In July, the Open Space Institute (OSI) has acquired the historic 90-acre Osterhoudt Flats property that is expected to host a multi-use community trail in the Town of Marbletown, Ulster County, NY. OSI purchased the 90-acre property on Atwood Road from landowners Claude and Holly Osterhoudt.
The Osterhoudt family settled in Stone Ridge in 1778 and have continuously resided on the original farmstead flanking both sides of Atwood Road further north. In 2008, Open Space Institute purchased the development easement to preserve their 70-acre farm in perpetuity.
In 1982, Claude and his father Earl Osterhoudt purchased the flats from the Huguenot Historical Society of New Paltz (Historic Huguenot Street), who had purchased the property from Sarah Chipp Lounsbery, a life member of the Huguenot Historical Society who died at the age of 96 in 1988.
Lounsbery had previously lived in the Wynkoop Lounsbery House on Main Street in Marbletown, a historic home where George Washington is said to have spent the night on his way to Kingston on November 15, 1782.
A lifelong resident of Stone Ridge, Lounsbery was a past president and lifetime member of the Stone Ridge Library and a former Postmaster of the Stone Ridge Post Office, having been appointed by President Franklin D. Roosevelt.
The flats were in the Lounsbery family for over a century and were previously owned by the Van Leuven and Hardenburgh families. Another Lounsbery stone house was donated to the town to become the Stone Ridge Library.
In 1775, when Marbletown was the New York State capital for 30 days, Richard and Edward Lounsbery signed the Articles of Association, ten days after the battle of Lexington and Concord. The Articles, written by the Continental Congress “sought the salvation of the rights and liberties of Americans.” It was New York State’s official opposition of British rule.
The Osterhoudt Flats property was listed as one of the highest priority acquisitions in the Town of Marbletown’s Community Preservation Plan due to the land’s recreation potential and wildlife habitat, as well as containing the source of what is known as the School Aquifer. Residential wells in surrounding areas rely on the School Aquifer as a primary source of clean water.
A planned trail on the Osterhoudt Flats property has the potential to connect to other community trails, including the nearby O&W Trail, which OSI is improving and expanding as part of its Growing Greenways: West of Hudson Greenway Trails Vision Plan. You can read more about OSI’s effort to connect 20 communities and more than 250 miles of trails in the Hudson Valley here.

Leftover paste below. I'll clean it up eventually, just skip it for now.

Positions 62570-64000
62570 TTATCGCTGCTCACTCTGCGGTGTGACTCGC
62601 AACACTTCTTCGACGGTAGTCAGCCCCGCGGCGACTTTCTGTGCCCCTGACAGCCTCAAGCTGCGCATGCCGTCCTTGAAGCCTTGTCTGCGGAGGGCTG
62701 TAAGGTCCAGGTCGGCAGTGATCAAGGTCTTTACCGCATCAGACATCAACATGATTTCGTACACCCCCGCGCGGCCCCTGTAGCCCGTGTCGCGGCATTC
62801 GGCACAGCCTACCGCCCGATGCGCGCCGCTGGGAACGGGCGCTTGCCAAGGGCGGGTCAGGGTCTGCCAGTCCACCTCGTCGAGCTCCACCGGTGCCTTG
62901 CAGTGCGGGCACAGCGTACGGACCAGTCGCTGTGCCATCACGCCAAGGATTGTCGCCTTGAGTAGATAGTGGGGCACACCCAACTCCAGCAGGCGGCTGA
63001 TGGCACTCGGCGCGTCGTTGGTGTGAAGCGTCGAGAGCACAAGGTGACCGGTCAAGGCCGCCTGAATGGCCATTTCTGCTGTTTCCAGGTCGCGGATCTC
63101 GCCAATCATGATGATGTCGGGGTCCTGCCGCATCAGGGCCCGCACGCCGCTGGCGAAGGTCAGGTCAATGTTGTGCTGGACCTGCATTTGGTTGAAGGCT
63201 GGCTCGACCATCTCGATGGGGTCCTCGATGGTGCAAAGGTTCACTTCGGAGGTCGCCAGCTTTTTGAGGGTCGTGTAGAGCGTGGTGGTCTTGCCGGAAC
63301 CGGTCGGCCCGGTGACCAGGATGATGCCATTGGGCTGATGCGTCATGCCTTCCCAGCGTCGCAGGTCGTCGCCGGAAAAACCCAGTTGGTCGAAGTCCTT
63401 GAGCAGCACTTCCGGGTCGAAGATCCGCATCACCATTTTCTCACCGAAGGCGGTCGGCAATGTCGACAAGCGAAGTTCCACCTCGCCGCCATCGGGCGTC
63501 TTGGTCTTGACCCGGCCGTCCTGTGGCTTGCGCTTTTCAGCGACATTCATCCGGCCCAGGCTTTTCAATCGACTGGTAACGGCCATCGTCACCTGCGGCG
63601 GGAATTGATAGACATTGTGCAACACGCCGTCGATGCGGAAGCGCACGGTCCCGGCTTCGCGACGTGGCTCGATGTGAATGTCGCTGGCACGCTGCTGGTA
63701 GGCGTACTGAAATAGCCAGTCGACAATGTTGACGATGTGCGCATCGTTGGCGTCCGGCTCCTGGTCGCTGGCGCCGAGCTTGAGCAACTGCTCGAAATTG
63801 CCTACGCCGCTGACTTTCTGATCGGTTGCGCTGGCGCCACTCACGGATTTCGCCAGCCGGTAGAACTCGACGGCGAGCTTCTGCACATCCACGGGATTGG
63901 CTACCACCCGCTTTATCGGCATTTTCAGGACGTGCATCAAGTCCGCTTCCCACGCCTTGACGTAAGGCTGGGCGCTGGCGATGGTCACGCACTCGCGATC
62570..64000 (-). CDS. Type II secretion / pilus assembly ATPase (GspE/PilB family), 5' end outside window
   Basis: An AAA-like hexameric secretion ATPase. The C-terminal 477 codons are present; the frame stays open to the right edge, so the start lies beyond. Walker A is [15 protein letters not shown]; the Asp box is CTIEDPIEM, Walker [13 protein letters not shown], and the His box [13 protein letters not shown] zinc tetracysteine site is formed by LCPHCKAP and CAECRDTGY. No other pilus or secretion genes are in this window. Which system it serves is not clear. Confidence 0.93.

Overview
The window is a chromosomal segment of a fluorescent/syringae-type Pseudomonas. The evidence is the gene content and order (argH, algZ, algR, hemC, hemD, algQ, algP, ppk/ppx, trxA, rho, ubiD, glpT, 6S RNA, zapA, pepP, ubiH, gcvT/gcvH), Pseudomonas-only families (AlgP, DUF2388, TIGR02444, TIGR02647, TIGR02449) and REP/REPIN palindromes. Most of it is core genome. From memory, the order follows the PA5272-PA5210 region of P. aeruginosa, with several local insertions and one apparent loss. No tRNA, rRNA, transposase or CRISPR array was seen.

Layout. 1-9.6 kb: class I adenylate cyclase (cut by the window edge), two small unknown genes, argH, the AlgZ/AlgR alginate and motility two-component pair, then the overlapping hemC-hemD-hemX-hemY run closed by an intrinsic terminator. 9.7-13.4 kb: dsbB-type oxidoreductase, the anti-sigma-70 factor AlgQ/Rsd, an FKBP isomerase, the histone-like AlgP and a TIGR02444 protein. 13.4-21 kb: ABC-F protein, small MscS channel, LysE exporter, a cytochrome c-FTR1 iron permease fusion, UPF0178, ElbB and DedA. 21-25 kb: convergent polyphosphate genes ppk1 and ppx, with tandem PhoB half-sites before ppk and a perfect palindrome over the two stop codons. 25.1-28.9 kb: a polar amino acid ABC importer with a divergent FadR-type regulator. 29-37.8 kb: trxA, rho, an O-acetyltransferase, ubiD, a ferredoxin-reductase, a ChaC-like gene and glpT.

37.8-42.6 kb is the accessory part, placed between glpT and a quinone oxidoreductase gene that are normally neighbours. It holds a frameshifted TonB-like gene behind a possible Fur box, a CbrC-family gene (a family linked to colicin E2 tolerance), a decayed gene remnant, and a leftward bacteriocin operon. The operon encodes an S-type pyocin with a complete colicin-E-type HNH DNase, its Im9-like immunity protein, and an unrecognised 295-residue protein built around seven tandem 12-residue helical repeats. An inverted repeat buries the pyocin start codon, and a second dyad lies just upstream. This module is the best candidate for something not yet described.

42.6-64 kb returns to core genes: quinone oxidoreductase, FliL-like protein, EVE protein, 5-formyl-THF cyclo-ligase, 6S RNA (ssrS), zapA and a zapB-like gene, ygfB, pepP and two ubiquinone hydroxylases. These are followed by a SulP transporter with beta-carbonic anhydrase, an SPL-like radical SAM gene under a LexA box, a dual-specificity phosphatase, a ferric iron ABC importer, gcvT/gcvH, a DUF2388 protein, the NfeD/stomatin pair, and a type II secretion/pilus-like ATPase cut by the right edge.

The property is located within the watershed of the Esopus Creek. Containing 42 acres of forested lands and 48 acres of grasslands and meadowlands, the Osterhoudt Flats property is large enough to provide significant habitat for forest creatures and grassland birds, including several species that are listed as rare, threatened, or endangered in New York.
The Town of Marbletown intends to use a newly established Community Preservation Fund to purchase the property from OSI and create a two-mile multi-use trail through the property’s meadowlands — the first-ever use of the Fund. Transfer of the property from OSI to the Town is expected to happen within the next three years.
In November 2022, the citizens of Marbletown approved a ballot initiative to enact a Real Estate Transfer Tax (RETT) that would provide revenue exclusively for the Community Preservation Fund.
A one-time tax applies to new property sales above the median price of a home in Ulster County, providing funding for community conservation projects without the need to raise taxes.
The municipality may use the Fund to acquire land for open space preservation, recreational initiatives, and agricultural protection, among other purposes.
Photo of Osterhoudt Flats provided by Open Space Institute; map courtesy town of Marbletown.